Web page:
Adaptive parsing

Parsing is the transformation from flat text to data structures. Usually, this requires some kind of syntax definition as input in addition to the text to be parsed. An adaptive parser performs the transformation with minimal additional input; in particular, AP requires only syntactical information that can be provided by a typical user without the help of a programmer.

Current work

I am currently writing a prototype adaptive parser for extremely simple grammars that take the form of a list of similarly-structured records. The records in the targeted grammars are separated by textual delimiters of some length, as are the fields within the records.

Relevant to this work:

The next steps in this project will be:


Status of the parser on various test cases and examples of the process are coming soon.


Some possible applications of an adaptive parser — even an extremely simple, list-of-records one like the current implementation — include:

Competitive learning for Python

The current AP prototype uses the competitive learning algorithm for clustering documents' n-grams. The git repository above contains the code for the generic competitive learning package for Python. The package is called cl and implements a convenient interface to vanilla CL, Frequency-Sensitive Competitive Learning (FSCL), and Rival-Penalized Competitive Learning (RPCL).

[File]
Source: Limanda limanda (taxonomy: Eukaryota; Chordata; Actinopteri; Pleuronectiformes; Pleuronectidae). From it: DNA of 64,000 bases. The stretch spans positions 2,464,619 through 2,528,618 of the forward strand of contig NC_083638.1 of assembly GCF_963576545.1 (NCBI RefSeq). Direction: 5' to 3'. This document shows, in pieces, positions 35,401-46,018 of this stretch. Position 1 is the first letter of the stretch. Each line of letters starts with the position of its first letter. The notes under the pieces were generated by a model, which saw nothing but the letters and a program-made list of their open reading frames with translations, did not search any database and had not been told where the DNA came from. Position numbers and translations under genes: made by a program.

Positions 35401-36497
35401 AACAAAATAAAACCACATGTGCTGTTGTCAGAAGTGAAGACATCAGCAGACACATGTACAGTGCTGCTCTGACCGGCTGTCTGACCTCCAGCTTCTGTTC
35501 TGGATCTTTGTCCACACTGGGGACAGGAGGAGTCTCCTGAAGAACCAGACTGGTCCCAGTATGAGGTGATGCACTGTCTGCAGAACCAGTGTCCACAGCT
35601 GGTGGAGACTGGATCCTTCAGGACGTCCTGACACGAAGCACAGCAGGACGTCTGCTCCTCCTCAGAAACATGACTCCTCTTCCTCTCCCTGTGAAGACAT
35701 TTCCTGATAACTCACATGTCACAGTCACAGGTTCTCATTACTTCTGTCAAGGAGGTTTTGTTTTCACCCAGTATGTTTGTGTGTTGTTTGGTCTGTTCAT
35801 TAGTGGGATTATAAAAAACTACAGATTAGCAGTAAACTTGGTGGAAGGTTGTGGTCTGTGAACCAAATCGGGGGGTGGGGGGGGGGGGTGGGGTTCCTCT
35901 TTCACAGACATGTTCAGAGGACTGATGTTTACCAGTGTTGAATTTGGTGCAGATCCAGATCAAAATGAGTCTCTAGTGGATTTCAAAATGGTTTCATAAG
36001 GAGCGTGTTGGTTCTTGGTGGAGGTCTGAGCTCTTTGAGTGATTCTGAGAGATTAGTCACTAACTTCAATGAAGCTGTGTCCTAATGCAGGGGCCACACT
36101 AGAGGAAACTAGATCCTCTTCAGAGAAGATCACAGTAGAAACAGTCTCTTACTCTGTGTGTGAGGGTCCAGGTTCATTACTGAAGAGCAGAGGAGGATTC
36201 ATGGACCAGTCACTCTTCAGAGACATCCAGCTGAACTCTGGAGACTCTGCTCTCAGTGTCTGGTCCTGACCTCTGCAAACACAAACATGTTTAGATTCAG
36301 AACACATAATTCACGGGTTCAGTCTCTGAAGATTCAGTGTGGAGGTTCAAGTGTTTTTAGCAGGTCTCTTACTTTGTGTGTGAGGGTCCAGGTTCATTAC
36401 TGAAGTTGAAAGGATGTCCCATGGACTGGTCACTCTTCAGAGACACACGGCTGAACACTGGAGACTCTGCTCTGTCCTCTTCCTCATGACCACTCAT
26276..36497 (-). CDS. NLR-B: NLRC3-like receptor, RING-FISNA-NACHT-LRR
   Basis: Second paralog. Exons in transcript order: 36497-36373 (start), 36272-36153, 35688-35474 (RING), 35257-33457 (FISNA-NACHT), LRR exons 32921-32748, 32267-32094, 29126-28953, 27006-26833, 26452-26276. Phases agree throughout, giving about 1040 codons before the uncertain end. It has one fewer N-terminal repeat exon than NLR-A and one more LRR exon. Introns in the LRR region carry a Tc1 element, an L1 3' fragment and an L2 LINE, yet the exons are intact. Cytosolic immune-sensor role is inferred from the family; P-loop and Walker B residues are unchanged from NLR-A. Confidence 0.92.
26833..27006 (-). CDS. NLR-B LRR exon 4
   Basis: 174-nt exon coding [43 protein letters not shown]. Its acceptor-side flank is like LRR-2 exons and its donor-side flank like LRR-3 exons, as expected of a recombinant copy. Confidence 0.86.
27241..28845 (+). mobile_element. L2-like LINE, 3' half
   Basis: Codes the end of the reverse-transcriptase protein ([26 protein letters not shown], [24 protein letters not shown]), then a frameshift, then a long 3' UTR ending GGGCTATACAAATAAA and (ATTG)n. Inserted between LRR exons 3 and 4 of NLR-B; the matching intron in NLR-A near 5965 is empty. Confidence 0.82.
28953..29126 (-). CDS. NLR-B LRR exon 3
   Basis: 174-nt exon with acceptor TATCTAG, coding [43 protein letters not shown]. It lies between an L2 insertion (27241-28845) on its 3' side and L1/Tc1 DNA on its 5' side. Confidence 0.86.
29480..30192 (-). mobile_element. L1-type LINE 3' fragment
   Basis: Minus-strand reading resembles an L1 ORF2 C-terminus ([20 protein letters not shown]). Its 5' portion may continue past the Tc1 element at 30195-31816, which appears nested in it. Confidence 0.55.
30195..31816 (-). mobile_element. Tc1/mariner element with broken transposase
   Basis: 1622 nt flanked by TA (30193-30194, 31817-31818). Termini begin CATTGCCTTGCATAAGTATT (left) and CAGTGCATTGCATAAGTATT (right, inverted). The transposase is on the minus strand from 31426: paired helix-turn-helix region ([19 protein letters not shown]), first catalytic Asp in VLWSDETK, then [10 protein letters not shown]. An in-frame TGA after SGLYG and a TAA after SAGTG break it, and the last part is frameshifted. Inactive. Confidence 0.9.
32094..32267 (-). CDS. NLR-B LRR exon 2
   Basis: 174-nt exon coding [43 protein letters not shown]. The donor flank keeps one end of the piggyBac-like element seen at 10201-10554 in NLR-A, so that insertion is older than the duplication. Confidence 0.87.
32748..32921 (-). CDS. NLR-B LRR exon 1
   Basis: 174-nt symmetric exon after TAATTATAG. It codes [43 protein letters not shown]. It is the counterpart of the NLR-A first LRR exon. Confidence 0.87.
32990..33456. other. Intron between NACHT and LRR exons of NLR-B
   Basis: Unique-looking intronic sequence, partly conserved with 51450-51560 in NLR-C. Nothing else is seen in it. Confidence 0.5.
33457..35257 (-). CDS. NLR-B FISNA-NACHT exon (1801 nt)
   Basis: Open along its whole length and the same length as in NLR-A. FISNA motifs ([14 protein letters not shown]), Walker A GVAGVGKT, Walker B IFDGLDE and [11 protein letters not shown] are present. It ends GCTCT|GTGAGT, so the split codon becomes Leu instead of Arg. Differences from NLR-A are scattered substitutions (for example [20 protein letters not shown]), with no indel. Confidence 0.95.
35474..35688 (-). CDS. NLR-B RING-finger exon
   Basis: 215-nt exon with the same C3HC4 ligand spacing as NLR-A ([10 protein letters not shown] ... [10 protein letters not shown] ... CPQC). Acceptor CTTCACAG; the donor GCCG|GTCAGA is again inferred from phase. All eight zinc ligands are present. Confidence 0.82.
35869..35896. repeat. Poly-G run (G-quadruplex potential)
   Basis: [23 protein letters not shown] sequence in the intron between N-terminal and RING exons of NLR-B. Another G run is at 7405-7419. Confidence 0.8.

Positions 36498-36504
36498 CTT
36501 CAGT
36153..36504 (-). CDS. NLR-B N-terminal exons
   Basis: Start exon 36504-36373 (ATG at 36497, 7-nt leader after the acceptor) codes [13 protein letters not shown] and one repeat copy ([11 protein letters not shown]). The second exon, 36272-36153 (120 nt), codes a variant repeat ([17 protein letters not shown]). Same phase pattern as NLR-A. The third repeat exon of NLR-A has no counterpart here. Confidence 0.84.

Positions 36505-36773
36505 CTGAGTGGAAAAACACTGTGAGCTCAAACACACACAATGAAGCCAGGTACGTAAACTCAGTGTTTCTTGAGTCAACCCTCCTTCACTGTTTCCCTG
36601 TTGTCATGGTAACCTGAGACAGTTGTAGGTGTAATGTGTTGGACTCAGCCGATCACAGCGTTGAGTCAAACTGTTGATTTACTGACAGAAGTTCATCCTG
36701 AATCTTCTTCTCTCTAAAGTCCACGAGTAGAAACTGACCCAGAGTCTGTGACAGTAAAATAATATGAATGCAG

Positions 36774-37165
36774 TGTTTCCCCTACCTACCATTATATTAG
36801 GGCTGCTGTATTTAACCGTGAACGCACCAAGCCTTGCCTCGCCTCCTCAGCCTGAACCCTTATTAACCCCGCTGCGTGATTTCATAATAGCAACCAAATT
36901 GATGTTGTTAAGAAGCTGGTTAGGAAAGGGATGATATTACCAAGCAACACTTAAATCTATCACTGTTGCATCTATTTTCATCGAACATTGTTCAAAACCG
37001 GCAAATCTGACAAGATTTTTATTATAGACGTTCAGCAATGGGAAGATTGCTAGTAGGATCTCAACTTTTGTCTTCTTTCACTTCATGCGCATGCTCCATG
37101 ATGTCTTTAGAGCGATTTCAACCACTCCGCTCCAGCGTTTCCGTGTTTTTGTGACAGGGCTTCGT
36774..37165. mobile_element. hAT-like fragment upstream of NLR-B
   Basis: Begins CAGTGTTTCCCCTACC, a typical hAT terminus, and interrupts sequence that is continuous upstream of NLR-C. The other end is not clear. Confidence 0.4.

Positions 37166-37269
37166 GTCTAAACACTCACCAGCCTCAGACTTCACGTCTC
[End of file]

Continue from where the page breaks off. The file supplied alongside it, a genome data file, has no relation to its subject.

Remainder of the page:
The package should work with any Python type used as neurons and stimuli, supports custom distance and learning functions, and is easily extendable. It includes code for using the module with Euclidean spaces, sequences in general, and strings in particular. Support is also included for using the CL algorithms for clustering.

The module is reasonably well-documented and -commented. Its only dependency is numpy. Clone the git repository and look in the code/cl directory. A formal release is forthcoming when the AP prototype is finished.


This research is part of an ongoing project by Adrian Sampson. It was started in December of 2007 for a class instructed by Professor Robert Keller of the Computer Science department of Harvey Mudd College.